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Skylanders logo.png
Genre(s)Platform, role-playing
Creator(s)Toys for Bob
Composer(s)Lorne Balfe
Platform(s)Android, iOS, Microsoft Windows, Nintendo 3DS, macOS, PlayStation 3, PlayStation 4, Wii, Wii U, Nintendo Switch, Xbox 360, Xbox One
First releaseSpyro's Adventure
October 13, 2011
Latest releaseRing of Heroes
December 12, 2018

Skylanders is a toys-to-life action-adventure video game series published by Activision.[1][2] Skylanders games are played by placing character figures called the Skylanders on the "Portal of Power", a device that reads the figures' tags through NFC and "imports" the character represented by the figure into the game as a playable character.


The game takes place in a world called Skylands, a realm filled with adventure and floating islands. It is the center of the universe where it is constantly threatened by evil forces who seek to rule Skylands and gain access to all worlds.[3] A band of heroes called the Skylanders use their abilities and machinery to defend their world from various threats, which they have done for generations. They have worked with the Portal Masters in keeping peace and balance in Skylands, battling the forces of evil, and protecting the Core of Light. Kaos, the main antagonist, has destroyed the Core of Light and Skylands is in his hands. It is up to the player to send the Skylanders into the game and stop Kaos. The Skylanders have an unbreakable bond with their Portal Masters. Each Skylander is associated with one of the ten elements of Skylands: Earth, Air, Fire, Water, Magic, Tech, Life, Undead, Light, and Dark. The main plot is the Skylanders going through levels to defeat Kaos, and stop him from ruling over Skylands. The console versions of each game follow identical storylines, while the Nintendo 3DS versions follow stories different from those of the console versions.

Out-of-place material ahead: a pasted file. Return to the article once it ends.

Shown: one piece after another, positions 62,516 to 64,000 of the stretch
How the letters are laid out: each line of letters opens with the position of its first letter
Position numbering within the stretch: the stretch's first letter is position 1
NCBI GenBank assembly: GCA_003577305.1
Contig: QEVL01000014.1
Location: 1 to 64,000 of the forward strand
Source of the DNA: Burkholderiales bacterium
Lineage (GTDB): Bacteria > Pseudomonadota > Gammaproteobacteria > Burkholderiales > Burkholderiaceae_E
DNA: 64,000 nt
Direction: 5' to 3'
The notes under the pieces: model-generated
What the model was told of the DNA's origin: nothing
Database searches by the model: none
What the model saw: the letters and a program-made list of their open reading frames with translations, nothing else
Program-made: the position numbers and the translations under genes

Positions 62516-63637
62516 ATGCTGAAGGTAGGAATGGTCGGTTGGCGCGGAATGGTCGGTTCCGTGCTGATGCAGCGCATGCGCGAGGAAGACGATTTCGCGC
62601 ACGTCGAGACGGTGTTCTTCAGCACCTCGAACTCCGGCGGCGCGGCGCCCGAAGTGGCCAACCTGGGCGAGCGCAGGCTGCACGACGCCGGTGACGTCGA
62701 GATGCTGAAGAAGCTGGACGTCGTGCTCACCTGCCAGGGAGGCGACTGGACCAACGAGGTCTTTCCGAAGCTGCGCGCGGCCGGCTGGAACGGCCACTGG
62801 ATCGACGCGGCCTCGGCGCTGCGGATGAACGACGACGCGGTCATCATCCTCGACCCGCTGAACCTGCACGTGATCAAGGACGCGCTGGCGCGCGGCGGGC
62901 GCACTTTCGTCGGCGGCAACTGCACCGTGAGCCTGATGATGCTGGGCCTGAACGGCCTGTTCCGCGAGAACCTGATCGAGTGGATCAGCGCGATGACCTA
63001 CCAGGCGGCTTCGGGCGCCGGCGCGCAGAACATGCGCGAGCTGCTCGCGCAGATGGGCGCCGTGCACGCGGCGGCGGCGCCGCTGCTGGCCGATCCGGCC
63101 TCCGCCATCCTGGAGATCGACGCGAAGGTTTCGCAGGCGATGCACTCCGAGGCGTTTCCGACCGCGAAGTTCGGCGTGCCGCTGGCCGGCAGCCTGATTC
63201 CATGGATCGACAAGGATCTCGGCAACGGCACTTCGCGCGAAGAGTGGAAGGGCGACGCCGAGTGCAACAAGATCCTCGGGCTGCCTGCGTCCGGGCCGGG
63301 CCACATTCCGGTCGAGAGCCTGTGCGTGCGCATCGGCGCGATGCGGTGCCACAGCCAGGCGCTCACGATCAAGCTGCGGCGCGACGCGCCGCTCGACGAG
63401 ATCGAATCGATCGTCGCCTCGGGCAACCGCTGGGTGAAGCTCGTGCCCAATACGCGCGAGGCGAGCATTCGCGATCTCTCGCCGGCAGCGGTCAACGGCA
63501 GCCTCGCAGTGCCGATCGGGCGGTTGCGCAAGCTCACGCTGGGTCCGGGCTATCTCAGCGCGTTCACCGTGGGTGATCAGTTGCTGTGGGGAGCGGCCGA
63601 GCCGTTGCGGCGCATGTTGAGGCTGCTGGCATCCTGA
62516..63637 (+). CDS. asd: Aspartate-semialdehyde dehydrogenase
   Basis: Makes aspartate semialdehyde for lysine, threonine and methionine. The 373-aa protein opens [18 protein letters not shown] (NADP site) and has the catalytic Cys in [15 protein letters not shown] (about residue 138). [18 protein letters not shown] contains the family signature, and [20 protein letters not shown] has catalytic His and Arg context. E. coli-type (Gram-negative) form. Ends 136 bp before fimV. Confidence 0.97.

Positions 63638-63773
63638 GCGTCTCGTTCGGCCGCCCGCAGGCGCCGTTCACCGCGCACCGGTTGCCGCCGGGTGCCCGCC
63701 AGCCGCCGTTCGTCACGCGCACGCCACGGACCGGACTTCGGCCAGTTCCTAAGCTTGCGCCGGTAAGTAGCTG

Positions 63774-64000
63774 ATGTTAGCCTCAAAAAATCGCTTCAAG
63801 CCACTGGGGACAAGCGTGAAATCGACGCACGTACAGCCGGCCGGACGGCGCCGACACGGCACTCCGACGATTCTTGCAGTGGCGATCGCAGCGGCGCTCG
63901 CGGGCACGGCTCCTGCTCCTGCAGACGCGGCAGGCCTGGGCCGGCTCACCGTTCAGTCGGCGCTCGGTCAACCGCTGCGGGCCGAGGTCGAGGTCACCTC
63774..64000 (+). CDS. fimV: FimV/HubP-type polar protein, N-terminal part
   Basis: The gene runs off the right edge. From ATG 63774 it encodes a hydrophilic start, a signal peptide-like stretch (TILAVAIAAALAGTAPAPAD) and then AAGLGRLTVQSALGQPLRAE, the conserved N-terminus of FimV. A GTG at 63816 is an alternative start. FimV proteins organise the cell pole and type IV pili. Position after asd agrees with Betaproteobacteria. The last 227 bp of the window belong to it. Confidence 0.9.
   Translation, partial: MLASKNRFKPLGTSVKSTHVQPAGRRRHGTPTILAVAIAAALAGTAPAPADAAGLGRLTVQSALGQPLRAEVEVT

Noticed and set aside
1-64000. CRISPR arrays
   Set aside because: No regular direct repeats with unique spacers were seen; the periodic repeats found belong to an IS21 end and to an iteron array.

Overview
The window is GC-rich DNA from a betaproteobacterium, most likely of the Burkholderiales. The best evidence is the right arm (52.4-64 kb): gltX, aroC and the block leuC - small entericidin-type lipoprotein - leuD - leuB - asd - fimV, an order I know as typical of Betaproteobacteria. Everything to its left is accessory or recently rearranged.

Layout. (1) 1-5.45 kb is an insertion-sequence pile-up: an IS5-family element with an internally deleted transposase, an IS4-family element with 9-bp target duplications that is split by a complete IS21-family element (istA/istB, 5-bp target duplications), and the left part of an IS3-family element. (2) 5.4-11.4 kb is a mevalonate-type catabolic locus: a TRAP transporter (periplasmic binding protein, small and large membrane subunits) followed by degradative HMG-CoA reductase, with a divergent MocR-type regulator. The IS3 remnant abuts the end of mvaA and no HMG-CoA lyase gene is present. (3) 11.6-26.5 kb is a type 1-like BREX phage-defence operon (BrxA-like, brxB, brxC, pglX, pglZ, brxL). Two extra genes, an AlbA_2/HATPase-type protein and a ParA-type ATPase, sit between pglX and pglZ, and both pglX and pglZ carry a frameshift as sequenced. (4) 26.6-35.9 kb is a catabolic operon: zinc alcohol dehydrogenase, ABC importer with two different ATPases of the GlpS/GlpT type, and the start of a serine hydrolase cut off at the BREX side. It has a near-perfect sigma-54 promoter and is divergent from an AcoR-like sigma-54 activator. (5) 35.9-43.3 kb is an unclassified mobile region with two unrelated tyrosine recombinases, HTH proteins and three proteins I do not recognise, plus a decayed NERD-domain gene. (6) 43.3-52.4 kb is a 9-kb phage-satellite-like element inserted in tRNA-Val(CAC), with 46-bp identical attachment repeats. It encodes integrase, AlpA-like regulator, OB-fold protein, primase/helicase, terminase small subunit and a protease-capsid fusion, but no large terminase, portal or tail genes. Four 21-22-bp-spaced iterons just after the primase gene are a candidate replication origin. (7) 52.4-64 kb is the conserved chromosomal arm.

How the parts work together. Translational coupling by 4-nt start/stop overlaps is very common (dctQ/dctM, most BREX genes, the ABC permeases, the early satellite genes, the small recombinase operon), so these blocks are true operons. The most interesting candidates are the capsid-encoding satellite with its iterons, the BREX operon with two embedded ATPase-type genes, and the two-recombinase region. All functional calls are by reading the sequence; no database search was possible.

Release timeline
2011Spyro's Adventure
2013Swap Force
2014Trap Team
2018ring of heroes

Spyro's Adventure (2011)

Main article: Skylanders: Spyro's Adventure

This is the first edition of the Skylanders franchise. There are 32 Skylanders in the game, four Skylanders for all eight elements. Skylanders are able to open gates of their element, which are found throughout the game. Here the main goal of the Skylanders is to restore the light core that was destroyed by Kaos by collecting the Eternal Sources of each element and other components.

Giants (2012)

Main article: Skylanders: Giants

Giants is the second installment in the Skylanders series set as a direct sequel to Spyro's Adventure. It introduces a new team of Skylanders called the Giants, massive creatures who were the first Skylanders assembled to stop the reign of Arkeyans. Unlike the other Skylanders, the Giants can lift, throw, and destroy trees and rocks as well. The players use the Giants when Kaos found a way to reactivate the Arkeyan Conquertron and tries to takeover Skylands by rising the Arkeyans.

Swap Force (2013)

Main article: Skylanders: Swap Force

Swap Force is the third installment in the franchise. Taking place in another part of Skylands called the Cloudbreak Islands, the player takes control of a new group of Skylanders called the Swap Force who hold the ability to swap top and bottom halves and abilities. Together, the Swap Force and the Skylanders fight Kaos and his mother from ruining the performance of Mount Cloudbreak.

Trap Team (2014)

Main article: Skylanders: Trap Team

Trap Team is the fourth installment in the franchise. It introduces the Trap Masters and the Trap mechanic, which allows players to trap in-game enemies in element-specific Elemental Traps which are shards of a special kind of crystal known as Traptanium. The trapped enemies can then be summoned as playable characters for a limited time, except in the main hub, where they can be played for an unlimited amount of time. The Skylanders and the Trap Masters used this trapping advantage to stop Kaos and the Doom Raiders. They also introduced two new elements, those being the Light and Dark elements.

SuperChargers (2015)

Main article: Skylanders: SuperChargers